“Now, I’m in a bit more of a hurry to do the things that I intend to do in this life since the crash,” he adds, “and the [Epic Swim] idea was still one that I felt strongly I wanted to do. 2020 seemed like the perfect year to get it done.”
Ornée, originally from Grandville, Michigan, and now a Holland resident, had wanted to swim across the Great Lake with his five siblings – who had all been competitive swimmers in their younger years – since 2013. But he and they waited on that idea for too long. “Now we’re a bit scattered,” he observes. “One brother is in California, one in Virginia, and we have a sister in Africa. But Dave said yes.”
At first, Dave Ornée was a bit hesitant to join in. 2020 may have been perfect timing in Jon’s mind, but Dave, who is co-owner and director of operations for Michigan Awesome, an online retailer that sells merchandise touting the Mitten State, admits he was initially non-committal due to work demands and family life. “I told Jon I would be a first alternate because I wasn’t sure how steadfastly I could commit to it,” Dave said. But as big brothers tend to do, Jon convinced his little brother to come along.
“In the end, I’m glad I committed to doing it,” admits Dave, who swam competitively for Hope. “I would have definitely had some regret of missing out had I not. The Epic Swim lived up to its name. It was crazy because it was a ton of work and planning for months and then in a much shorter period of time, it was over. It was surreal, but it was awesome.”
Most of the months-long planning landed in Jon Ornée’s wheelhouse as he studied lake routes and currents, contacted hundreds of charter boat businesses, and obsessed about weather, looking for the best frame of time to set aside for the attempt. A creative and curious guy, Ornée is detailed-oriented, too. As a musical artist (he once was the band leader for AG Silver and now performs with his wife, Necia, under the name Lady and Gentleman), a small-business owner (he founded and operates Creativino, a design company for wine brands and labels), and a health coach, Ornée is that rare breed — a big- AND little-picture guy. From the planning minutiae found in hundreds of emails to coordinate boat captains (two) and support crew (five), to the grander, give-back vision of partnering with the charity FLOW (For the Love of Water) to raise money to protect and preserve the Great Lakes, Ornée oversaw it all.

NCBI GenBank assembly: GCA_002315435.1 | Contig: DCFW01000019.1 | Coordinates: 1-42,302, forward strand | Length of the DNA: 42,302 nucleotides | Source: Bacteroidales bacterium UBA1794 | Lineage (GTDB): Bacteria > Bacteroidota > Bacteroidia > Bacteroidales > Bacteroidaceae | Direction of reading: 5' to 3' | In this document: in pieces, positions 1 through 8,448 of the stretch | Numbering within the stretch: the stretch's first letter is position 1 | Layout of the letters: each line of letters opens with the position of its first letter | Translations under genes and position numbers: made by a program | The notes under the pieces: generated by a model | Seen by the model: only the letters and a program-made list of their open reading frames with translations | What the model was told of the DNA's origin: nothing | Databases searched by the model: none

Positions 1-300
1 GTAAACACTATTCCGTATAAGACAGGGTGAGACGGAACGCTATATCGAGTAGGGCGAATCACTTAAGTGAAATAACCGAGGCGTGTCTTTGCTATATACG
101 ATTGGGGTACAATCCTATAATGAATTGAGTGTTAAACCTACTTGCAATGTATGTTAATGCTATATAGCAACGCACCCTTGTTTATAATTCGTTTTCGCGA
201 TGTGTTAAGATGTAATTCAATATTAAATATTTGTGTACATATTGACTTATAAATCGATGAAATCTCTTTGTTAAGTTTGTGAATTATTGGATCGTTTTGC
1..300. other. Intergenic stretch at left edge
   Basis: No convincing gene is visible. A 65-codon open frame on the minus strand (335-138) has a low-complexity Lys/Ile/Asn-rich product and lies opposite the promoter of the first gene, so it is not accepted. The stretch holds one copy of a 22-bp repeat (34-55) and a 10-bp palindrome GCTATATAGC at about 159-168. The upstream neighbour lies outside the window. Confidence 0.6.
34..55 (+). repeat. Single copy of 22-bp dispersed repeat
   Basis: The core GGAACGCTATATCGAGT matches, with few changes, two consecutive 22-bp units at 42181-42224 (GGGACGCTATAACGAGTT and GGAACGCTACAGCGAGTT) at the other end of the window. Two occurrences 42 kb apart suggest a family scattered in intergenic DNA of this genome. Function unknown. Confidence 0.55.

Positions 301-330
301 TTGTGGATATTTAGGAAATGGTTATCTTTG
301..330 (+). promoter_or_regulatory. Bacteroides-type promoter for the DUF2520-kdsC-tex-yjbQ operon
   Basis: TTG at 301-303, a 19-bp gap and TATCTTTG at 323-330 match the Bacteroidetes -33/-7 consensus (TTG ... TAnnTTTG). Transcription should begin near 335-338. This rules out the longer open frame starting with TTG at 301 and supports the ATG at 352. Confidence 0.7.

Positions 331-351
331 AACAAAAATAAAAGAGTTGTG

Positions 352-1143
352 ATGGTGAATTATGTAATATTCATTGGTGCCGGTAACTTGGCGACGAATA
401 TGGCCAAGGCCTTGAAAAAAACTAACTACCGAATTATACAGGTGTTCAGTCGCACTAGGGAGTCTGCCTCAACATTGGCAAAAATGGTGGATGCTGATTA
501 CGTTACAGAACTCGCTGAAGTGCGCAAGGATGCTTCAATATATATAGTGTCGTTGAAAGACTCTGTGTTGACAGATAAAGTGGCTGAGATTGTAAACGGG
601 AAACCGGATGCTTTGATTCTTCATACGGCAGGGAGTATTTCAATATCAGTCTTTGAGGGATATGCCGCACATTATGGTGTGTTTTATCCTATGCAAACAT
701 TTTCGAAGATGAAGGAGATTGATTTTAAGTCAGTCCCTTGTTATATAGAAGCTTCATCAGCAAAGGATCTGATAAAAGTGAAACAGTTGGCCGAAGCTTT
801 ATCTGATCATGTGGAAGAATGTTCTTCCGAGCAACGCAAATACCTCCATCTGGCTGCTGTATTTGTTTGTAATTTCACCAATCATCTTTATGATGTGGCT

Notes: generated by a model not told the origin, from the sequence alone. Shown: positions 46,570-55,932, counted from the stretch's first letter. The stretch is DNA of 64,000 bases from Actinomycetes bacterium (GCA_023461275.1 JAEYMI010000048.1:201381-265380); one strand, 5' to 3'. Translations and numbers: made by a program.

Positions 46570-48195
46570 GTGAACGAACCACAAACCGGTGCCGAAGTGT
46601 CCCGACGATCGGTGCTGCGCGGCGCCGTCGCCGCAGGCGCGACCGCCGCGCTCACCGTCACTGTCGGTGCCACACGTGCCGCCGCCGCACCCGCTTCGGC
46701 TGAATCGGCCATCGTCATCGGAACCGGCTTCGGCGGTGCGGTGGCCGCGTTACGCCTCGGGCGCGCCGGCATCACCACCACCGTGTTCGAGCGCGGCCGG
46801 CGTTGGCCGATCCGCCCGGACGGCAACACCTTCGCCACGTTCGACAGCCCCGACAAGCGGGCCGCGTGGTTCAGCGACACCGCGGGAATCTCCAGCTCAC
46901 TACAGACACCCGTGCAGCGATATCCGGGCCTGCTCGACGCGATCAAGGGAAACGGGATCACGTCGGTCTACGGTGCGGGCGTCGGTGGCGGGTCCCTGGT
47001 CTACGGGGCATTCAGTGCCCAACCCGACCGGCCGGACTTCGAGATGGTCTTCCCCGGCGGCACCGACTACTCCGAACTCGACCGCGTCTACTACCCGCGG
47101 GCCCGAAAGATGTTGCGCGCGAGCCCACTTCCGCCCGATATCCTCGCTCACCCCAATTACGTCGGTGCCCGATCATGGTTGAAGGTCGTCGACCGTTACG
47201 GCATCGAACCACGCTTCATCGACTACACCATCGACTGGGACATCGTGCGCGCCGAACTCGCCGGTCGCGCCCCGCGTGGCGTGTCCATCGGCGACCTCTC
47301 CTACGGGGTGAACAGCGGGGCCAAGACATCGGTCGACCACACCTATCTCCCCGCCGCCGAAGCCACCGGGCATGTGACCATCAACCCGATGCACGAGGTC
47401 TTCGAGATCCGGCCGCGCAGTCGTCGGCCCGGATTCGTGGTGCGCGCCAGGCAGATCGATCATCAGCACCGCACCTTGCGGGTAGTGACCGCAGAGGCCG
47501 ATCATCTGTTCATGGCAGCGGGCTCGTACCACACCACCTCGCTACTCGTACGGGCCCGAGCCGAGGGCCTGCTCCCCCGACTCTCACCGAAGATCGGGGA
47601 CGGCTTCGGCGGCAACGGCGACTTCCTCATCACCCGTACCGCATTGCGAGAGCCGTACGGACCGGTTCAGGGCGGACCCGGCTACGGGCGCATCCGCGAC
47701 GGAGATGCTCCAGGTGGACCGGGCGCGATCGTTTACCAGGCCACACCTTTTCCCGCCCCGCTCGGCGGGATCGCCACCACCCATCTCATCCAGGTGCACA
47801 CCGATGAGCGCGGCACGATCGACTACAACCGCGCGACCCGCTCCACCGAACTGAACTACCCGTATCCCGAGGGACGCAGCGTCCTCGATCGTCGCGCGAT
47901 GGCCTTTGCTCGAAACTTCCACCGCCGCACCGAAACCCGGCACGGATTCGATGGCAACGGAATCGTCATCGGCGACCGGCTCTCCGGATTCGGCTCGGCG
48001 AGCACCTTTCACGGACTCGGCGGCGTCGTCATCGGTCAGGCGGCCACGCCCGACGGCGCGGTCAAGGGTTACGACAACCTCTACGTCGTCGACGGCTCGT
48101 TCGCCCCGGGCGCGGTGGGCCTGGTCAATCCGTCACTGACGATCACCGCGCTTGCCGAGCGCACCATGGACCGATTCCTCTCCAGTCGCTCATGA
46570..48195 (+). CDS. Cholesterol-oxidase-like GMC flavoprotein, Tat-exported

“The Epic Swim lived up to its name. It was crazy because it was a ton of work and planning for months and then in a much shorter period of time, it was over. It was surreal, but it was awesome.”
Finally, once everything was swum and done, he did take some time to savor the accomplishment, but quickly Ornée was off to the next epic endeavor. In September, he set a world ultra-cycling record with an Epic Ride, a 369-mile journey with seven other cyclists who went from the bottom (Sturgis at the southern border) to the top (Sault Ste. Marie at the northern border) of Michigan in 15 hours and 56 minutes for an average of 23.2 mph. Then in October, Ornée notched another world record for the fastest 100 miles on a bike while drafting, doing so from behind his dad’s minivan on the Michigan International Speedway in 2:20:46 (for an average speed of 42.6 mph).
Ornée does slow down once in a while, though. Like when he started the Epic Adventure Academy this fall, a homeschool co-op he conducts with three other families for six elementary school children (two of them are his) “when a remote learning option and curriculum were presented by our school district due to COVID-19. So I’m a homeschool teacher one day a week,” he says on his personal website, jonornee.com. “Our kids are learning a ton, spending lots of time outside and having a blast. Learning is everywhere.”
“I’m really not a thrill seeker. I’m not an adventurer-at-all-costs person,” he adds. “Being a great dad and husband and friend and community member are important to me. And so is living the best version of my life and encouraging others to do the same. I don’t encourage people to swim across Lake Michigan, but I do encourage them to do that thing that’s stirring in them. I think that it’s important that we all pursue our passions.”